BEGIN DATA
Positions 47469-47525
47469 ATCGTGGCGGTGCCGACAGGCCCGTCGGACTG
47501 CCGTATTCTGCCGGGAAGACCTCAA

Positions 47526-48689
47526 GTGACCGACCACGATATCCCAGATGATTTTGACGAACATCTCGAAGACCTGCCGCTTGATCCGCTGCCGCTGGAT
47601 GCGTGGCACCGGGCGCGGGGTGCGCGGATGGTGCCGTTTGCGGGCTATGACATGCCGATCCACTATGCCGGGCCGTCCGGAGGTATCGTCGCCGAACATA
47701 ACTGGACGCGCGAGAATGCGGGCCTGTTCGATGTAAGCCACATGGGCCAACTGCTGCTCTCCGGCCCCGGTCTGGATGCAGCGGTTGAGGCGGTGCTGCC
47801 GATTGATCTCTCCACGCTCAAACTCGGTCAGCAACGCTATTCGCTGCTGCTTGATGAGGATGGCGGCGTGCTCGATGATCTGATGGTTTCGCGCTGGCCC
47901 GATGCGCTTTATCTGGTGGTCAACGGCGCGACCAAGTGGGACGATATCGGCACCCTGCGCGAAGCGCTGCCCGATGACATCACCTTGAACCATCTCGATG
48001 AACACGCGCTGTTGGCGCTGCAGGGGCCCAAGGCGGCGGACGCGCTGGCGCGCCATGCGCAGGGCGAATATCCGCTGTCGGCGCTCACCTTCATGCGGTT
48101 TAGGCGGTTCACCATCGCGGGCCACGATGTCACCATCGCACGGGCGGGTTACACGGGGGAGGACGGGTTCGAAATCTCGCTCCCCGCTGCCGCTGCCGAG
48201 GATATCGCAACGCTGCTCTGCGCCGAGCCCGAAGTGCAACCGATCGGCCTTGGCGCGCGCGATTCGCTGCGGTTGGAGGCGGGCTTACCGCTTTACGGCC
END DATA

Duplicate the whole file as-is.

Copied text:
Positions 47469-47525
47469 ATCGTGGCGGTGCCGACAGGCCCGTCGGACTG
47501 CCGTATTCTGCCGGGAAGACCTCAA

Positions 47526-48689
47526 GTGACCGACCACGATATCCCAGATGATTTTGACGAACATCTCGAAGACCTGCCGCTTGATCCGCTGCCGCTGGAT
47601 GCGTGGCACCGGGCGCGGGGTGCGCGGATGGTGCCGTTTGCGGGCTATGACATGCCGATCCACTATGCCGGGCCGTCCGGAGGTATCGTCGCCGAACATA
47701 ACTGGACGCGCGAGAATGCGGGCCTGTTCGATGTAAGCCACATGGGCCAACTGCTGCTCTCCGGCCCCGGTCTGGATGCAGCGGTTGAGGCGGTGCTGCC
47801 GATTGATCTCTCCACGCTCAAACTCGGTCAGCAACGCTATTCGCTGCTGCTTGATGAGGATGGCGGCGTGCTCGATGATCTGATGGTTTCGCGCTGGCCC
47901 GATGCGCTTTATCTGGTGGTCAACGGCGCGACCAAGTGGGACGATATCGGCACCCTGCGCGAAGCGCTGCCCGATGACATCACCTTGAACCATCTCGATG
48001 AACACGCGCTGTTGGCGCTGCAGGGGCCCAAGGCGGCGGACGCGCTGGCGCGCCATGCGCAGGGCGAATATCCGCTGTCGGCGCTCACCTTCATGCGGTT
48101 TAGGCGGTTCACCATCGCGGGCCACGATGTCACCATCGCACGGGCGGGTTACACGGGGGAGGACGGGTTCGAAATCTCGCTCCCCGCTGCCGCTGCCGAG
48201 GATATCGCAACGCTGCTCTGCGCCGAGCCCGAAGTGCAACCGATCGGCCTTGGCGCGCGCGATTCGCTGCGGTTGGAGGCGGGCTTACCGCTTTACGGCC